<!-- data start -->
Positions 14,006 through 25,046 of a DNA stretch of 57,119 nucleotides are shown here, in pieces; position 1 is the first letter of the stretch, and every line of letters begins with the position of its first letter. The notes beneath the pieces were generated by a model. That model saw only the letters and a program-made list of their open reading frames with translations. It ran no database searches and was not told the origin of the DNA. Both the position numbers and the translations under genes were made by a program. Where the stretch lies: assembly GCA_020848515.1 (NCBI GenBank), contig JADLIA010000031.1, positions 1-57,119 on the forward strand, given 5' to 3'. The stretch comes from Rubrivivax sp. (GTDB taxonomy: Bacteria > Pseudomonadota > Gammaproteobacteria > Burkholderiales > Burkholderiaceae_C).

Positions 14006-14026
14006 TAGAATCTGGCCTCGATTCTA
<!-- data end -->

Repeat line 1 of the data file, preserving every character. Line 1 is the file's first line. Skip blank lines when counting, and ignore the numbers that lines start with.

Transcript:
Positions 14,006 through 25,046 of a DNA stretch of 57,119 nucleotides are shown here, in pieces; position 1 is the first letter of the stretch, and every line of letters begins with the position of its first letter. The notes beneath the pieces were generated by a model. That model saw only the letters and a program-made list of their open reading frames with translations. It ran no database searches and was not told the origin of the DNA. Both the position numbers and the translations under genes were made by a program. Where the stretch lies: assembly GCA_020848515.1 (NCBI GenBank), contig JADLIA010000031.1, positions 1-57,119 on the forward strand, given 5' to 3'. The stretch comes from Rubrivivax sp. (GTDB taxonomy: Bacteria > Pseudomonadota > Gammaproteobacteria > Burkholderiales > Burkholderiaceae_C).